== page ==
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The folks at Soundwave Research have been looking at using carbon nanotube-based elements for ribbons microphone diaphragms. As Bob explains on their blog the use of their carbon nanotube elements will allow for lighter, stronger ribbon diaphragms with the net effect of increasing dynamic range, diaphragm resilience and efficiency while reducing the noise floor.
A few months back, Bob gave a demonstration in his lab that showed just how strong the Roswellite ribbons are when compared with their aluminum counterparts: They hooked up the ribbon motor to an AC source and “played” the structure like a speaker using very high voltages, resulting in very high displacements. Most ribbons are in danger of deforming or breaking if you (literally) breathe on them - hence the warning one often sees about not blowing into a ribbon mic. This demo would pretty much destroy most normal ribbons, but the Rosewellite snaps back to its original state when the voltage is removed.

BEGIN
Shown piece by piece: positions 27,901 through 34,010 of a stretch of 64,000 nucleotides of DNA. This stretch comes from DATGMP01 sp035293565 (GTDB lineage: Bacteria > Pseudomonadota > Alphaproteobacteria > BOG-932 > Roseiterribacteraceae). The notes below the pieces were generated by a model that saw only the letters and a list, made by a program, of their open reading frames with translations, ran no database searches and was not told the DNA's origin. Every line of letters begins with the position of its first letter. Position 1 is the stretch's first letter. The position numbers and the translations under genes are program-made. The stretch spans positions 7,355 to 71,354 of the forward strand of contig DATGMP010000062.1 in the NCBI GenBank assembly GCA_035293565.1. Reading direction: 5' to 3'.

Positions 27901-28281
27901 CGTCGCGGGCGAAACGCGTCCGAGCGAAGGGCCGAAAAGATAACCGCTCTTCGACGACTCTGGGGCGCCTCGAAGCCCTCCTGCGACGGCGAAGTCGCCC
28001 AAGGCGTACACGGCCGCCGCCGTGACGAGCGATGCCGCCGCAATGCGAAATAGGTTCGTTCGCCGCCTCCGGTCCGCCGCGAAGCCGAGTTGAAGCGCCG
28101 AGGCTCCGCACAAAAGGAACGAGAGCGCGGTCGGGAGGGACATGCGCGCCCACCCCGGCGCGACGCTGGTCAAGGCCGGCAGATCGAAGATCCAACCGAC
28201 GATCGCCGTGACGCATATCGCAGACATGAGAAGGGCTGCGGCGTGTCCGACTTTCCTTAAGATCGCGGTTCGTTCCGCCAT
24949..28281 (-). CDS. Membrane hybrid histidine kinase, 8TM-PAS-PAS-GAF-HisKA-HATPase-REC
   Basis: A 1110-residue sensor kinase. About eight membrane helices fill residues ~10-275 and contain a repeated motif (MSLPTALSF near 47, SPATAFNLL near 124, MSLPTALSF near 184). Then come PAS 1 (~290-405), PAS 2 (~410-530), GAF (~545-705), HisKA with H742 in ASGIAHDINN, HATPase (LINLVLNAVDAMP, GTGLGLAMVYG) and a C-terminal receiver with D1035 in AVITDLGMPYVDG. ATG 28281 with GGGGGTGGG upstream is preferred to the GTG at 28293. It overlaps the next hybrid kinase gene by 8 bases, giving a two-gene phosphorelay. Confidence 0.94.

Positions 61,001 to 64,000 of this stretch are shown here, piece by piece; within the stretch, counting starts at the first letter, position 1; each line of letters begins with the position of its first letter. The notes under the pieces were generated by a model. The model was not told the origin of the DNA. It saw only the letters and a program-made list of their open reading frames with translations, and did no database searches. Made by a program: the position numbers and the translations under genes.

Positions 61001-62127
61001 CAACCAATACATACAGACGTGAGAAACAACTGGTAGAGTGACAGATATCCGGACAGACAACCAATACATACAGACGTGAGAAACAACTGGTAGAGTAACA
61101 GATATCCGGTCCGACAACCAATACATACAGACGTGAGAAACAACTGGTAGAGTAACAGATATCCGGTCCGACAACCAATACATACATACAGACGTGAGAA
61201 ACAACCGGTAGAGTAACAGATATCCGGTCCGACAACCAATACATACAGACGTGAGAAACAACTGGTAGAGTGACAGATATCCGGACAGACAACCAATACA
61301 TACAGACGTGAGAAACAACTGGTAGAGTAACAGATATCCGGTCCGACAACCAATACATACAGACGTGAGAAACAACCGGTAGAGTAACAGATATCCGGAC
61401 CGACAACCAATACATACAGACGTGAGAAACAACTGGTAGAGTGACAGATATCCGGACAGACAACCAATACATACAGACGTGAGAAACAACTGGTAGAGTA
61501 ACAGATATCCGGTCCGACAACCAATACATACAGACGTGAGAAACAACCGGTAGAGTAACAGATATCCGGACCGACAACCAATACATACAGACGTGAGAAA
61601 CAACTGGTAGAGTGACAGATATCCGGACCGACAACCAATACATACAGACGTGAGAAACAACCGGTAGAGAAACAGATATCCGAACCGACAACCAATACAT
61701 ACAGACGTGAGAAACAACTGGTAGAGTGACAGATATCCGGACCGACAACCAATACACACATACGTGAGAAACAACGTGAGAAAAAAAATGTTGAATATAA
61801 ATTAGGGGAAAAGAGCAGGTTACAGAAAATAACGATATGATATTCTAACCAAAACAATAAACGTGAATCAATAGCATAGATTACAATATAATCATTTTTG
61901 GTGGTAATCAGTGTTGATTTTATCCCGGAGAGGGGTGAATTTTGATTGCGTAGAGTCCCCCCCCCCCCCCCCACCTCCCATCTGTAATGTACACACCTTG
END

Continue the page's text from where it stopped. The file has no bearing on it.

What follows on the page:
I thought it was a cool demo, but Bob swore me to secrecy and I couldn’t talk about it. Thank goodness they finally released a video of the demo so you could judge for yourself. Given all of the mics I’ve destroyed over the years, I’d love to see the Roswellite used for measurement-quality condensers.
Michael Bauer posted a follow-up on his blog piece on restaurant noise. In the piece, he asks for a response from restaurant owners about how the soundscape affects restaurant earnings.
One of the comments in the blog post refer to a recent Commonwealth Club discussion featuring noted restaurant designer Pat Kuleto. A couple of bloggers have documented the panel’s response to noise concerns:
“On noise levels in restaurants: All were in agreement that a certain level of noise is good - you want everyone to feel the excitement of being in a place with a lively atmosphere (though, admittedly, it’s a fine line between lively and way too loud).”
“Stoll on noise: Our architects — it’s their fault! [Joke — laughter.] If you have a booked place, it’s going to be loud. You want your restaurant to be busy and exciting.
Honest to God, I want a certain level of noise.”
Well, there you go.